Grampians Health clinical trial recruits first Australian patient to rare lung cancer study
Grampians Health’s Medical Oncologist and Associate Investigator Dr Wasek Faisal and Clinical Trial Coordinator Mr Ethan Pitman recently represented Australia at an international investigator meeting for a lung cancer clinical trial targeting a rare cancer mutation.
The trial is a phase III trial to test the efficacy of a new targeted treatment in early-stage non-small cell lung cancer (NSCLC) with a rare RET-fusion mutation.
RET-fusion mutations are only found in 1–2% of NSCLC patients and testing for this mutation is not routine practice in early-stage disease, making recruitment difficult. Despite this, Dr Faisal’s team recruited the first, and only, patient in Australia within the first six months of the trial being open at Grampians Health.
“It’s fantastic that we’ve been lucky enough to recruit the only patient in Australia for this trial so far,” said Dr Faisal. “Working to find ways to treat rare cancers is a privilege, giving us the opportunity to help people who are in unique situations.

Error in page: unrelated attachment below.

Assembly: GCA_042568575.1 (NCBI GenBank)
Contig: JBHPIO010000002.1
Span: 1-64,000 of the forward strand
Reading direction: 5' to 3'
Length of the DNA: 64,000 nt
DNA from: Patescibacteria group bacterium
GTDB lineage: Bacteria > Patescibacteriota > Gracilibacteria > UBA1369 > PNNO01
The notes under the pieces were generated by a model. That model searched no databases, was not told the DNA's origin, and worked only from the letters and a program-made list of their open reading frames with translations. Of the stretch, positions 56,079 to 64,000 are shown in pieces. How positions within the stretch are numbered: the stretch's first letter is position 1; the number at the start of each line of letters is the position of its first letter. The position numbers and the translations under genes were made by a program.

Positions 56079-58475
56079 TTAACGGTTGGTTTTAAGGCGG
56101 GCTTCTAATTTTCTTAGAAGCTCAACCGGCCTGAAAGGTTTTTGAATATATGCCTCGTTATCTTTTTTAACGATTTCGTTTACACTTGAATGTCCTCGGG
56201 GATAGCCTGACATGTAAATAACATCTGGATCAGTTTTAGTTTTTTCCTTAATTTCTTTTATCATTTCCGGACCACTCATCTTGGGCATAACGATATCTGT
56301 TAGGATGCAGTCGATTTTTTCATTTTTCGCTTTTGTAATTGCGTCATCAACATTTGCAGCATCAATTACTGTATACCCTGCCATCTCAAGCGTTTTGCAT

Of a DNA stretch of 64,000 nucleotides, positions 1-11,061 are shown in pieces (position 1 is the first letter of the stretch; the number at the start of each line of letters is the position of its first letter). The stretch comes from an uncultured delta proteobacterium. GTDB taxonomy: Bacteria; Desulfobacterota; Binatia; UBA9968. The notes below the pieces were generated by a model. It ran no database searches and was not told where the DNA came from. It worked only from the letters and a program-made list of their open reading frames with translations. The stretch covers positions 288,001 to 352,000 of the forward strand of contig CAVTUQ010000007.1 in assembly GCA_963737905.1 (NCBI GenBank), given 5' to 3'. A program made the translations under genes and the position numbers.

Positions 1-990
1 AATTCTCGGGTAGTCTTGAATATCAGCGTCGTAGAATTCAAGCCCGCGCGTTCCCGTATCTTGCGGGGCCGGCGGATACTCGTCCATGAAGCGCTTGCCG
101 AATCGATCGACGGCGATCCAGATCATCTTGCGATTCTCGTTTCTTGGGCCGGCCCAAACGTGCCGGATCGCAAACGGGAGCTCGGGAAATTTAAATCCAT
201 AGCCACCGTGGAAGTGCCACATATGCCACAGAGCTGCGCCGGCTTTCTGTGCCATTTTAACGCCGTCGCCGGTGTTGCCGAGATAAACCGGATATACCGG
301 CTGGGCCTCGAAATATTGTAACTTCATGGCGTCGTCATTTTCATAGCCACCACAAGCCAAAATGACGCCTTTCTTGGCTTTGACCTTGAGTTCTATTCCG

Dr Faisal also leads Grampians Health’s Rapid Access Lung Lesion Clinic (RALLC), which is the primary referral service for potential lung malignancy patients in the Grampians region.
“We’re lucky to have great resources at Grampians Health giving us the ability to dedicate time to cancer research in regional Victoria,” Dr Faisal said.
The RALLC clinic is made up of a collection of respiratory medicine clinicians and thoracic surgeons, along with Medical Oncologist Dr Faisal, and coordinated by Ms Kathy McCann. RALLC closely monitors all potential lung cancer patients, allowing them to be diagnosed and treated in a timely manner.
This streamlined referral service also allows the early identification of potential clinical trial patients to give them access to novel and personalised care which may only be available in a clinical trial setting.
“Being able to conduct research and clinical trials in regional Victoria not only helps to keep our patients closer to home, it also gives people access to life-changing treatment in their backyard, reducing some of the stress associated with a cancer diagnosis and treatment,” said Dr Faisal.